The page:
Despite these shortcomings, the Citation Machine when used with a print copy of Diana Hacker's A Writer's Reference, 5th edition or Diane Hacker's Research and Documentation Online web site to check these details, you will be on your way to mastering the art of citing your sources.

Tuesday, May 20, 2008

Using Encyclopedia and Reference Sources

Need fast access to a map of France? Searching for a short overview of the Cold War? Looking for the definition of antidisestablishmentarianism? Try Oxford Reference Online, a cross-searchable collection of over 100 subject dictionaries, thesauri, maps, encyclopedias, and almanacs. This database can be accessed via the "dictionary & Encyclopedia Search" link on the left column of the library home page. Oxford Reference Online provides access to reference materials on a wide range of subjects such as art, science, computing, history, law, literature, religion, and many others. You may search by key word or browse by subject. You may even search within a particular e-book or browse an e-book's index.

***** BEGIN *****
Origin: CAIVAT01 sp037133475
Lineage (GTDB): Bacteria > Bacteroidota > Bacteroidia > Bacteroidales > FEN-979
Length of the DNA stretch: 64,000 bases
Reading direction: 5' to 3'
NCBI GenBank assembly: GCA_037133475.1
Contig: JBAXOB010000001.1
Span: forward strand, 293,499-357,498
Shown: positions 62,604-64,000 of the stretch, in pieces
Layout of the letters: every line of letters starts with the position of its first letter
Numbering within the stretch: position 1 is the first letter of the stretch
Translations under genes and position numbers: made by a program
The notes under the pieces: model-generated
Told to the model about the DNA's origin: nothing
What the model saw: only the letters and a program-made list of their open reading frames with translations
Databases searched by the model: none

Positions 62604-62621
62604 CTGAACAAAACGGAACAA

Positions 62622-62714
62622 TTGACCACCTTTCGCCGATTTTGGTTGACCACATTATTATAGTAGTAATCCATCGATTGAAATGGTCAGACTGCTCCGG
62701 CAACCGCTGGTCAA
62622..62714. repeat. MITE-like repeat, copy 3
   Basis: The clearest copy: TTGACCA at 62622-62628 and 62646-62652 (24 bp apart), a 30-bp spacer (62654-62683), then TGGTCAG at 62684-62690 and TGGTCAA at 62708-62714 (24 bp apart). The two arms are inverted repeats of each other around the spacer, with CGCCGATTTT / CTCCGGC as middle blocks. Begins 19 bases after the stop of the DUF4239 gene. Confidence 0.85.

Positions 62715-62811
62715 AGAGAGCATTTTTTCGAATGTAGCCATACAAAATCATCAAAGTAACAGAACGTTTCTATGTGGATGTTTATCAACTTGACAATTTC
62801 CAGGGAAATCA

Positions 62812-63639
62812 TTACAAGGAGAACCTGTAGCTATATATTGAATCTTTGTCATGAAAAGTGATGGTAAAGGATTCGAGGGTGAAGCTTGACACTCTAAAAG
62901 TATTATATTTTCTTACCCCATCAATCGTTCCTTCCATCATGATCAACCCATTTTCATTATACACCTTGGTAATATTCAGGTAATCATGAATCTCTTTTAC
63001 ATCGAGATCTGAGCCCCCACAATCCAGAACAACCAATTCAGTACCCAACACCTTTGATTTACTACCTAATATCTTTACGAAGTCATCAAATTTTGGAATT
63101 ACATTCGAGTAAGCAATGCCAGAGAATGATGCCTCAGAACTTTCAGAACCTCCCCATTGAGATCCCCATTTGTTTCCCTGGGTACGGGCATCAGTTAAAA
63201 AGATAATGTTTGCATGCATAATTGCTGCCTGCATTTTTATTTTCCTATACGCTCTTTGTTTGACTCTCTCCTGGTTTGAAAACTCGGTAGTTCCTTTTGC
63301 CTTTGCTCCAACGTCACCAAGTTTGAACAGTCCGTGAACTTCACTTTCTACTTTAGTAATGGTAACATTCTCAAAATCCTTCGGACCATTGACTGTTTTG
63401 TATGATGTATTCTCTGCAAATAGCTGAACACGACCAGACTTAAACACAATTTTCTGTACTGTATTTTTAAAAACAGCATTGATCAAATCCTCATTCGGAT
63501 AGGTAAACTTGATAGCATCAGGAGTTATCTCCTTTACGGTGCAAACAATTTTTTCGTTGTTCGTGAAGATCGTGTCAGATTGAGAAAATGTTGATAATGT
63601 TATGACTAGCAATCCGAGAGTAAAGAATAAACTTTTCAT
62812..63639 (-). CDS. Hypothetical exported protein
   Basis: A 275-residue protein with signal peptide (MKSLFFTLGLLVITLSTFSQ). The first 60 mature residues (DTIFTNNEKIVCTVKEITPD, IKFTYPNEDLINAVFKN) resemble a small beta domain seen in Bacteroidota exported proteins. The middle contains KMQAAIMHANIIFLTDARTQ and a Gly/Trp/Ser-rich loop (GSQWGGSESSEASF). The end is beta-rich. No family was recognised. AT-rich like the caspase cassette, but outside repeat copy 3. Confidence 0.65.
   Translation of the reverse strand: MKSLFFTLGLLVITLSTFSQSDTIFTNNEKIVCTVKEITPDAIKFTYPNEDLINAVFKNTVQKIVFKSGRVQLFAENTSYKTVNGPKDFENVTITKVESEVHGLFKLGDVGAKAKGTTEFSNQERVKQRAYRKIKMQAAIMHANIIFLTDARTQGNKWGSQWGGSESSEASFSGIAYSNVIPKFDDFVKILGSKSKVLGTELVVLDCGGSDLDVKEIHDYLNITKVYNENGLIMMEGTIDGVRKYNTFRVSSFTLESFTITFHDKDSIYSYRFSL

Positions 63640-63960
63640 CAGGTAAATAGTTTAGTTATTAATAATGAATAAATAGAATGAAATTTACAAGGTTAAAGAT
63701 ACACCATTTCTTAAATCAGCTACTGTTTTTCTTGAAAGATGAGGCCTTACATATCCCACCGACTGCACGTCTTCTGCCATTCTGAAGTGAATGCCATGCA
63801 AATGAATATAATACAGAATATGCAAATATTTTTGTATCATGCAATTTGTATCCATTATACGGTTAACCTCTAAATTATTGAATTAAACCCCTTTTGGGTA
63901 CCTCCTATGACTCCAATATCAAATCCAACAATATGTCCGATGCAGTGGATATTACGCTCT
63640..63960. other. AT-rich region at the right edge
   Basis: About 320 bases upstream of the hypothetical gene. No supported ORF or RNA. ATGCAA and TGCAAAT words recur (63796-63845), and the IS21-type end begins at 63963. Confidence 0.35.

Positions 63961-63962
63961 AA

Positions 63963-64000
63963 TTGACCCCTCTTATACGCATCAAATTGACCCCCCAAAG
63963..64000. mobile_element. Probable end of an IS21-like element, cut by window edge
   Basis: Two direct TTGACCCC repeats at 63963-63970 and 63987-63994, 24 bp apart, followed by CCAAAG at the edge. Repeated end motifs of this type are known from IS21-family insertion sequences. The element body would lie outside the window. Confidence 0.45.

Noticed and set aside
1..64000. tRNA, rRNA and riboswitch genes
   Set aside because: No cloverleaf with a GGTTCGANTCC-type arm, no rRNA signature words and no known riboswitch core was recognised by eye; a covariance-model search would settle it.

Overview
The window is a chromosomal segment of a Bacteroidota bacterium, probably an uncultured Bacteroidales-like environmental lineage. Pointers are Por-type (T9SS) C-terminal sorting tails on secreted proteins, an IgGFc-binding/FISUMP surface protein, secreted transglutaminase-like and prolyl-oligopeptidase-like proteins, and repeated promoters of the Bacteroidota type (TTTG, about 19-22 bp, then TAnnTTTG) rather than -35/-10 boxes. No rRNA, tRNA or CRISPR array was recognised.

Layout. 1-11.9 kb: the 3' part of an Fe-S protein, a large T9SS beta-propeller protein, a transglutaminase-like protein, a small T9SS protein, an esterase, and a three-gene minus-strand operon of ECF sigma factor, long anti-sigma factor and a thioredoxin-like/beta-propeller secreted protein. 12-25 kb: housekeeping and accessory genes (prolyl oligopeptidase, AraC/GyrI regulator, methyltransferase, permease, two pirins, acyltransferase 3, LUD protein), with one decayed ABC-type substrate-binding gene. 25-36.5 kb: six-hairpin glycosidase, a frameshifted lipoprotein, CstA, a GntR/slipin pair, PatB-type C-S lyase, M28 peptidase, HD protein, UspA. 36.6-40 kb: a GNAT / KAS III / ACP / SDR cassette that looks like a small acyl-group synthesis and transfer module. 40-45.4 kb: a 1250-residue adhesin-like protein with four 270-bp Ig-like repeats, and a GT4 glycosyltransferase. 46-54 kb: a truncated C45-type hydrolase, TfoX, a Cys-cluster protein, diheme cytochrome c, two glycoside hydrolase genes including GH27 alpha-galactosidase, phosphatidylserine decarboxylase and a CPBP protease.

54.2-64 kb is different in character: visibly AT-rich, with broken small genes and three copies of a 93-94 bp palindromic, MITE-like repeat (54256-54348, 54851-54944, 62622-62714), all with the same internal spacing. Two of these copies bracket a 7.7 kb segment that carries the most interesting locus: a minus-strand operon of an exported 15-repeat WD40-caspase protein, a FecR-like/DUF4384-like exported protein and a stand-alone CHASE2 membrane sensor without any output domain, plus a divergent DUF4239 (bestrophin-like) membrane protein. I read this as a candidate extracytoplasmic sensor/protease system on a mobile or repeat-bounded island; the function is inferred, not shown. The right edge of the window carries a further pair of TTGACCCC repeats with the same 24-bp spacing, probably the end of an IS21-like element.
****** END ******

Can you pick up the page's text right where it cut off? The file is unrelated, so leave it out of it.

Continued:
Ready reference sources like Oxford Reference Online, Gale Virtual Reference, and Credo Reference can be a valuable first stop when beginning your library research. They provide basic, reliable information to help you understand your topic better. They can also help you identify key terms and phrases to use when searching for scholarly articles and books in the library research databases. Entries in these resources often provide links to more information and can get you on your way to find the materials you need.